The way to determine whether you need to sub-niche is to look at the market share.  One way to do this is to use a keyword-research tool and see how many people are looking for a solution for the general category.  If it’s getting over 100,000 in clicks or volume (different sites measure this differently) the category is too general.  So again, to go back to our example of depression, as I’m writing this article, depression has a volume of 349,836 in Wordtracker.(There are many keyword tools, but this is the main one I use. I also use Ubber Suggest.) depression far exceeds the 100,000 mark, whereas clinical depression is 116,411 and post-partum depression is 69,629 in Wordtracker.

Now, 116.411 is not that far above 100,000 so if that were something of interest to you, I would not rule it out. These are general guidelines, they are not set in stone. On the other hand, you need a large enough volume of clicks or volume to get enough customers and/or clients to make money.  I look for clicks or volume with a minimum of 33,000. However, having said that, occasionally you will find an obscure niche or sub-niche that makes money but has a lower number than that.

The way I discover that is usually by checking out what is selling in Clickbank. (You can find this out by going to Clickbank Reports or studying the stats in Clickbank. (You can search by gravity, which will lead you to these types of anomalies as well.) But, a good example right now is the New Battery Reconditioning Course, which is #8 in Clickbank but gets zero clicks in Wordtracker or Ubber Suggest.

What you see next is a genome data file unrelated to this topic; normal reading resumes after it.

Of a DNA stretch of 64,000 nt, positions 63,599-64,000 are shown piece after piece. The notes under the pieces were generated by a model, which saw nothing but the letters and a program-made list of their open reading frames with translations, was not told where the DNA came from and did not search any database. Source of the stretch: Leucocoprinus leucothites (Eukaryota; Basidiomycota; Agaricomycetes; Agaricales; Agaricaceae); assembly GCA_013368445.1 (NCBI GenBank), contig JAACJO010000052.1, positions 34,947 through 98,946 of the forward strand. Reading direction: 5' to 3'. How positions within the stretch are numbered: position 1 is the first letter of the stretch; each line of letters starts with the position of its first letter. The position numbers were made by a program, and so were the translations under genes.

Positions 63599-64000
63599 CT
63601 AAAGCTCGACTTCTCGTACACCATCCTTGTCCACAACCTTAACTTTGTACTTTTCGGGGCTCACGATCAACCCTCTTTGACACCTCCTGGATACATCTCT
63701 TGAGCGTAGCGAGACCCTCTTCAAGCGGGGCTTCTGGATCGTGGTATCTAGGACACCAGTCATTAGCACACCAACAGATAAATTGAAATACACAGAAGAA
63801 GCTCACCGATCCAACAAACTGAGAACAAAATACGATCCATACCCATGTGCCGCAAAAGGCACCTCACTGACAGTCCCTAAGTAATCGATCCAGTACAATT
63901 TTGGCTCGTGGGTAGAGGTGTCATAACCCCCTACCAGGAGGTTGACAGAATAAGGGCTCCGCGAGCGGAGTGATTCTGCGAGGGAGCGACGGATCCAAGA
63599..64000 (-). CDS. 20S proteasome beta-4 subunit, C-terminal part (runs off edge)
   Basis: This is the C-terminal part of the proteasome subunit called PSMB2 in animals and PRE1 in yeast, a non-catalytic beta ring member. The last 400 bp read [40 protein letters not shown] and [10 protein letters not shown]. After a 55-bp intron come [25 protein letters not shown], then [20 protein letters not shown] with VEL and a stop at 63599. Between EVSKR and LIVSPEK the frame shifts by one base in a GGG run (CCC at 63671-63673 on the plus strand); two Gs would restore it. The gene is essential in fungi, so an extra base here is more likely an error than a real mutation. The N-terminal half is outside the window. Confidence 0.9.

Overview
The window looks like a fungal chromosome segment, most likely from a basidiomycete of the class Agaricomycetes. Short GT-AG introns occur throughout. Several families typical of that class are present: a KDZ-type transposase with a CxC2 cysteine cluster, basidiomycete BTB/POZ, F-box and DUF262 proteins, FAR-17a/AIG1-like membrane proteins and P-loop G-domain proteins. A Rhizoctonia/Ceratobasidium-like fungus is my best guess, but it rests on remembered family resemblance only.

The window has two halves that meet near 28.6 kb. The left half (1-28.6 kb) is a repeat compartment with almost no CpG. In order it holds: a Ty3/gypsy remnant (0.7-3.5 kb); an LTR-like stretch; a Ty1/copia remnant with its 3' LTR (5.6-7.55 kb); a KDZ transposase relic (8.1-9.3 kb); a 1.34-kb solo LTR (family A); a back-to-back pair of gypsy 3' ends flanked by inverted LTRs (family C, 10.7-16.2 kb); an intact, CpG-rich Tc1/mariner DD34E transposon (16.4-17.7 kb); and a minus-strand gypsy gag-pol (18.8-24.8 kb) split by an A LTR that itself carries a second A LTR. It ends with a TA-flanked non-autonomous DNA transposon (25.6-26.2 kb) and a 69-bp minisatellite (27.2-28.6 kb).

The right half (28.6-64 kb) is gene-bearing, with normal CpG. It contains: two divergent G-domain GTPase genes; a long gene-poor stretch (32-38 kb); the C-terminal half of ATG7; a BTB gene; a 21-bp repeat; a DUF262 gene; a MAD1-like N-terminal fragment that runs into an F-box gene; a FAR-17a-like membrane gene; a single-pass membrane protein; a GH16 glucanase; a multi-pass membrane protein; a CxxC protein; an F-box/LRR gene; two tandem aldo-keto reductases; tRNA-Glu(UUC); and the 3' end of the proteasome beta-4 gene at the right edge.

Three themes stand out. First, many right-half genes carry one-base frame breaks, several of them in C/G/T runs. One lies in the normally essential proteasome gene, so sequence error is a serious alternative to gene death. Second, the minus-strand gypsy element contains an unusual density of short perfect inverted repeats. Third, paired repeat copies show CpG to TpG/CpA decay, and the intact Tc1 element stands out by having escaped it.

And sometimes, the topic is broad like “niche” which has a volume of 272, 289, but there aren’t any sub-niches under that keyword.  In that case, you would have to explore further to find out what other words people are looking up that would ultimately get them the same result, which I will discuss in another blog post.

So, when you’re thinking about finding a niche, don’t just think about a general topic. Do your homework and find a potentially lucrative niche, sub-niche or sub-sub niche for whatever you are trying to achieve if it is a topic with many facets, and think about how you can narrow your focus down to cater to that market and your marketing efforts will be much more rewarding and profitable.

Need help narrowing down your book topic? I’m offering a limited number of complimentary coaching sessions to help you narrow down your topic and zero in on your best target market so you write the book that your market wants to buy! To get started go to and once you fill it out, someone will get back to you and let you know the next step. 

Ellen Violette helps busy creative visionaries, leaders and changemakers, write, publish, launch to #1 bestseller, and market their book to get more clients, make more money, make a bigger impact, and leave a lasting legacy.  Ellen Violette is an award-winning book and business coach, multiple #1 bestselling author, podcast host, CEO of Create a Splash Marketing & Grammy-nominated songwriter.